The Administration for Children’s Services did not answer questions this week about how many of New York City’s roughly 8,000 foster children have opted for in-person learning this fall or how many typically rely on school buses.
But a spokeswoman said the agency is doing all it can to coordinate closely with the Education Department.
“It is our top priority that children in foster care have their educational needs fulfilled,” Marisa Kaufman stated in an email. She said officials will ensure that, “like all children in New York City returning to school this fall, transportation to and from school is available to students in foster care.”
Until recently, only 11 of the nation’s 50 largest school districts planned to offer any in-person instruction, according to Education Week, and New York City is by far the largest district in the country planning to do so.
A decline in new coronavirus cases is enabling schools to open in New York City. Last week the seven-day average of new COVID-19 cases was 148, down from a high of 5,305 in early April.
Still, with increasing numbers of infected children nationwide and much of the decline in cases attributed to the shuttering of public spaces, the return to school poses risks to teachers, staff and families in New York. Negotiations between the mayor and teachers’ unions over “the country’s most closely watched reopening effort” have been contentious, the New York Times reported this week.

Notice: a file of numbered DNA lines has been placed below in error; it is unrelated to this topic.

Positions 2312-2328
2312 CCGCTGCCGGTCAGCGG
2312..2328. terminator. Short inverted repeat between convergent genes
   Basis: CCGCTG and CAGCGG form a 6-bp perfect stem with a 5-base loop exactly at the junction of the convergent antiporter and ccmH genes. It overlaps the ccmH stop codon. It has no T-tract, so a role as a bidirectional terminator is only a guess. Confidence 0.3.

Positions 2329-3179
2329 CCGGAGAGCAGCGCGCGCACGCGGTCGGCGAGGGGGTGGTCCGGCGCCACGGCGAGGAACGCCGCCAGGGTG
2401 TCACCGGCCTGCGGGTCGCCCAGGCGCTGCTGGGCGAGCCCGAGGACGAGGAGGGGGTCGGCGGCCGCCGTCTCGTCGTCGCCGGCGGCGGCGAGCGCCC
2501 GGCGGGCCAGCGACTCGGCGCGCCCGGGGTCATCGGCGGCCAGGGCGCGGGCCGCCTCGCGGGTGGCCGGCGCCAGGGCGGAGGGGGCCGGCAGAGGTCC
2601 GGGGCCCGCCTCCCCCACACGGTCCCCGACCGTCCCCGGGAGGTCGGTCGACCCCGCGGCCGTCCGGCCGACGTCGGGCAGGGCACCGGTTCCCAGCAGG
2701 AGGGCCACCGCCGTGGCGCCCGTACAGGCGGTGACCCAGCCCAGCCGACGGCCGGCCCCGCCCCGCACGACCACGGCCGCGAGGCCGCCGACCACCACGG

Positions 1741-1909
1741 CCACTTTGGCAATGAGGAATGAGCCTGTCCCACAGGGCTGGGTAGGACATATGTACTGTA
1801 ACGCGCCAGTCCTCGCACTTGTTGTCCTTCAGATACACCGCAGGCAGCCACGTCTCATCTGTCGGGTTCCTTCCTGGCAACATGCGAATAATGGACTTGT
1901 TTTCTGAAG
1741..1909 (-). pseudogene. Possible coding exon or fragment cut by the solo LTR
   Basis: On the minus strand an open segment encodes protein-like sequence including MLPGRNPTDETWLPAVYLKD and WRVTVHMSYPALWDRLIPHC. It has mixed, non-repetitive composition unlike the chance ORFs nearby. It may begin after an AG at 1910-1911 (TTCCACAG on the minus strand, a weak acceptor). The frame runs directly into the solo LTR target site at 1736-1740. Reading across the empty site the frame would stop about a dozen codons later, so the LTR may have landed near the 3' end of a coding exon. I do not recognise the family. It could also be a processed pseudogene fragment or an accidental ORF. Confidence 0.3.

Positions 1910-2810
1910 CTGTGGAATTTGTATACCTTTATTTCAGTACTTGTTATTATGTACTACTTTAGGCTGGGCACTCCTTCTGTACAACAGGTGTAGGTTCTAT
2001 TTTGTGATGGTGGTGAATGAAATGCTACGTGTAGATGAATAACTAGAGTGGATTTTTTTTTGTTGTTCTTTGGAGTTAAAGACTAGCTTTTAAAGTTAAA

Other large school districts around the state, such as Buffalo, Rochester, Syracuse and Yonkers, are starting the year fully remote.
Complicating matters further, school transportation has long been a sticking point between school districts and local child welfare agencies that have to negotiate over logistics and cost-sharing.
In March, just before the coronavirus pandemic shut down the city, advocates sent a letter to the Administration for Children’s Services and the Education Department, pleading with officials to do more to lower the number of children who have to experience a destabilizing school switch immediately after entering foster care, due to transportation challenges.
Child welfare providers say sometimes the city’s foster youth get left behind because of their unpredictable living situations, and they fear the lack of guidance to date is a warning sign.
“We have received no concrete information,” said Meridith Sopher, vice president of child welfare and juvenile justice for Sheltering Arms, a human services provider.
Other nonprofits that contract with the city to care for foster youth echoed Sopher, saying they’ve received no information about what to tell foster parents, despite repeated requests.
Boothe of Children’s Aid said there could be tragic outcomes in some cases.
“Moving kids out of their school is an option we really don’t want to have to do, and pre-COVID, we rarely ever did, because for kids in foster care, having a stable school environment is one of the only consistent things they have going,” she said. “We don’t want to do anything to change that if we don’t have to.”
Megan Conn contributed to this report.